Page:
Rose-Colored Lens

The movie is filled with the trademark Imax shots of lush landscapes seen at dazzling speeds and throughout it the implied promise of a happy ending.
The movie is filled with the trademark Imax shots of lush landscapes seen at dazzling speeds and throughout it the implied promise of a happy ending. (MacGillivray Freeman Films)
By Philip Kennicott
Washington Post Staff Writer
Thursday, March 22, 2007

You might think it would be impossible to make a happy film about Hurricane Katrina, but the producers of "Hurricane on the Bayou," a 40-minute-long Imax film pitched at children (and gullible adults), give it a game try.

They tell their story -- about life on the Bayou, the loss of wetlands and the impact of that loss on New Orleans when Katrina roared in a year and a half ago -- through the eyes of Amanda Shaw, a teenage fiddle player who gives a wide-eyed personal tour of the musical and natural beauty of the Louisiana swamplands. The movie is filled with music and cameos by famous musicians, including Allen Toussaint, Tab Benoit and Chubby Carrier. And it follows the usual Imax formula: incredible close-ups and lush landscapes, often seen from the air while racing over the earth at dizzying, hypnotic speed.

The narrative is built, one happy cliche at a time, into a vast arch of cliches, until the story of Katrina ceases to be about appalling environmental neglect, or the colossal failure of the federal government to manage a disaster, or the role that dysfunctional politics, racism and poverty have played in the decimation of one of this country's most vibrant cultural centers. (For that movie, see Spike Lee's epic, "When the Levees Broke.")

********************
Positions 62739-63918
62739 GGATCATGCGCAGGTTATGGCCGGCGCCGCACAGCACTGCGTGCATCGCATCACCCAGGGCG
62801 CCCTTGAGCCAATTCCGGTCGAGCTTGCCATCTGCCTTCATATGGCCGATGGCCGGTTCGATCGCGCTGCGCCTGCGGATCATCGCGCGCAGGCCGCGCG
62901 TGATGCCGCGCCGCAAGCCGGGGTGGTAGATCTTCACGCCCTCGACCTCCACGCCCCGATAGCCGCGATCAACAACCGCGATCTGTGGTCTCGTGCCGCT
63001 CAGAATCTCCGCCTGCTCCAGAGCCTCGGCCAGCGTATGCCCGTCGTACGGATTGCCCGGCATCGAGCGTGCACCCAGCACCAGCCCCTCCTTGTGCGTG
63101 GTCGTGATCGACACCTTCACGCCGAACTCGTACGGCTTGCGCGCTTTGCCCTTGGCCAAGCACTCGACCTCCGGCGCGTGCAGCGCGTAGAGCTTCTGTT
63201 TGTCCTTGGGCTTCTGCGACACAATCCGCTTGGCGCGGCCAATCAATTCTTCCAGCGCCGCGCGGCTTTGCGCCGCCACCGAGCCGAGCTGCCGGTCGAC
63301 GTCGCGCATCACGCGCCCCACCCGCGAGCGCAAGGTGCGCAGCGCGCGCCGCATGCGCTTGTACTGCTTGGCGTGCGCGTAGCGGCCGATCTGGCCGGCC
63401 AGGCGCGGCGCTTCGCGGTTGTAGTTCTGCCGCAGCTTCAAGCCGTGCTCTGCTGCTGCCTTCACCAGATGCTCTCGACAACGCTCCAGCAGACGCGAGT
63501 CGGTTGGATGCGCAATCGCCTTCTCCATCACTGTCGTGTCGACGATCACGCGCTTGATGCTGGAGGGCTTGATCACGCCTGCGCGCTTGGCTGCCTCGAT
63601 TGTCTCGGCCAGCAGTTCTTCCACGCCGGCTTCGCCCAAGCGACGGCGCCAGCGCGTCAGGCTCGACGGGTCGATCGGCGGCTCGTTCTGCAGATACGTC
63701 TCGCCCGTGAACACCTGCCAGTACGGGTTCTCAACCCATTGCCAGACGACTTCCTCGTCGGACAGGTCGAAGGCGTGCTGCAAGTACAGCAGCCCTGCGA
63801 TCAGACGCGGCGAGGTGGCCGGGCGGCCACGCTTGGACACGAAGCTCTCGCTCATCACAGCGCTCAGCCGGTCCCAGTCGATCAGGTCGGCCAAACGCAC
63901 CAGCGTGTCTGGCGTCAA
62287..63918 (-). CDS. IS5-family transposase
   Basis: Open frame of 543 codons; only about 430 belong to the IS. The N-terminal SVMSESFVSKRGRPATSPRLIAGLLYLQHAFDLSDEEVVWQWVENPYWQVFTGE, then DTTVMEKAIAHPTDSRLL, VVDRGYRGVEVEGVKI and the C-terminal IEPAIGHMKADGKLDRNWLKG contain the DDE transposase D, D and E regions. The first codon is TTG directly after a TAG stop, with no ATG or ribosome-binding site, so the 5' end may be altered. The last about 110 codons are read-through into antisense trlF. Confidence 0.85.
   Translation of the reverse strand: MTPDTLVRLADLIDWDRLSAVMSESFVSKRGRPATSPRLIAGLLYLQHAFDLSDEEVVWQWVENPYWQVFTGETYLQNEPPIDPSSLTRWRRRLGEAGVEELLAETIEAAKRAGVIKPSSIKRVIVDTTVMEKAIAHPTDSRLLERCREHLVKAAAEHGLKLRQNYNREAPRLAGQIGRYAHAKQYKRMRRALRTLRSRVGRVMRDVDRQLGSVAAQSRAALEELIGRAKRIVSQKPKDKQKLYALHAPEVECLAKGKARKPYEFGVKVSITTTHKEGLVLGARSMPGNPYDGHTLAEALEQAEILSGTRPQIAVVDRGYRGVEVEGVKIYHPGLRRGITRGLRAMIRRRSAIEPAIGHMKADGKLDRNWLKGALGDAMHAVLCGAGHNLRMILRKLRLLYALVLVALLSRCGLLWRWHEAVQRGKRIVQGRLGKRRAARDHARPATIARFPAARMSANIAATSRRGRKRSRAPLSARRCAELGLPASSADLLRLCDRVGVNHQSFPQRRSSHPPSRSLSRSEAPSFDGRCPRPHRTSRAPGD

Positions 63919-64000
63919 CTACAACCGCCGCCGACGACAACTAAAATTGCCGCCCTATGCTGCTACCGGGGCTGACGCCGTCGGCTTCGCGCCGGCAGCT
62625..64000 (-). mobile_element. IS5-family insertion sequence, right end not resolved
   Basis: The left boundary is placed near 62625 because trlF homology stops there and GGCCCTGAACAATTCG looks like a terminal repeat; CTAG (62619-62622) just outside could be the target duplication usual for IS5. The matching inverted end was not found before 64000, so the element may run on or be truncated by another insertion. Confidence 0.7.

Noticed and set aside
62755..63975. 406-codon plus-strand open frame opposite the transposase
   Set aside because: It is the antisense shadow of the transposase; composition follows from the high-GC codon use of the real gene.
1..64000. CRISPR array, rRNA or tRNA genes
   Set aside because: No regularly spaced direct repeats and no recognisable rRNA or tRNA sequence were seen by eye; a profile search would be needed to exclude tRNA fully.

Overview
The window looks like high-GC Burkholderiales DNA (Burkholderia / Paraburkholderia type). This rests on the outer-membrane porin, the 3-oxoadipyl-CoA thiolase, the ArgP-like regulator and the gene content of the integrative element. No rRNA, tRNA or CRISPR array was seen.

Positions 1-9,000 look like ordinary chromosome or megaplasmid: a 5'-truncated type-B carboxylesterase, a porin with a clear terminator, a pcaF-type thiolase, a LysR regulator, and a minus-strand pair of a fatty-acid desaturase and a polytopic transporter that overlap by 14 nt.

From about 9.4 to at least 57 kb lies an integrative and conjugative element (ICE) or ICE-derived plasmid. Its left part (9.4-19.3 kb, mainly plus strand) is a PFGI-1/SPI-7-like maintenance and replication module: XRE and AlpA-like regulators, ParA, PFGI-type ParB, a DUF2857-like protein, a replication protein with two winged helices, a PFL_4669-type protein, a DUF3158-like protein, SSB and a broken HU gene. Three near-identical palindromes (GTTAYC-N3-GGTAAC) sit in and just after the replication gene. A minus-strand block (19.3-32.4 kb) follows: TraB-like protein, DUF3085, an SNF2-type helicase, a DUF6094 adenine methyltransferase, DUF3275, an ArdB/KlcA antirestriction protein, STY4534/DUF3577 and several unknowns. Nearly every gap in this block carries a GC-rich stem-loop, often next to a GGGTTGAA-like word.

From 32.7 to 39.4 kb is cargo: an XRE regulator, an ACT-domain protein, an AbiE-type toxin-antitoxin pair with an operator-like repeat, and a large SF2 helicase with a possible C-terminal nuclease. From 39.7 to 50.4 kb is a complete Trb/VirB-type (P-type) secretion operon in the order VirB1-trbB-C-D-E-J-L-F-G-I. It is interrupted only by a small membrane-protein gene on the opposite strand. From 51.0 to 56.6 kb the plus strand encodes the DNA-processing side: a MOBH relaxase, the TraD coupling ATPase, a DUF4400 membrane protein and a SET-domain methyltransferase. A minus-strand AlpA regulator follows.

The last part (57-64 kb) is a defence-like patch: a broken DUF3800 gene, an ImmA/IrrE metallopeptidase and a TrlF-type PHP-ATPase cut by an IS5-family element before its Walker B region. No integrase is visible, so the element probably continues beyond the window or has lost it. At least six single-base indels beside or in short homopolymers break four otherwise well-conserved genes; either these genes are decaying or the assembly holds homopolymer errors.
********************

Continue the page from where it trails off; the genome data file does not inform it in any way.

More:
"Hurricane on the Bayou," opening this week at Smithsonian Imax theaters, simply won't go there, won't place blame, won't hold anyone in particular to account and won't recommend much more than meaningless bromides: To save the wetlands, we must be better stewards of the environment. This is a film about a bucolic landscape, capricious Mother Nature, a little bit of sadness when the inevitable storms hit, and a lot of nice people, cute alligators, adorable kids and the promise of a happy ending. All told, there are scant minutes that deal with harsh realities that might disturb impressionable viewers.

To tease out all the rottenness at the core of this film, you might start pulling at the money threads. Why does a film that seems so insistent on decrying the loss of wetlands end with little more than an anodyne lament and some empty hope? Roll the credits: The film was made with money contributed by Chevron. And Dow Chemical. And Dominion Exploration and Production, a major power company. The film's executive producers, the Audubon Nature Institute, won't say how much money came from industry sources, but the filmmakers argue that less than 8.5 percent came directly from Chevron, Dow and Dominion. More industry money may have come indirectly through the Audubon Institute.

Could the money trail explain the bland, vague tone of this supposedly environmental film?

Absolutely not, says Karyn Noles-Bewley, senior vice president of the Audubon Nature Institute. Audubon, as in the National Audubon Society, is a respected national brand in the environmental world, of course, but not this Audubon. The Audubon Nature Institute that produced "Hurricane on the Bayou" is a nonprofit group that runs public museums in New Orleans. The group also is in the Imax business and operates what it says is the only public golf course to reopen since Katrina hit.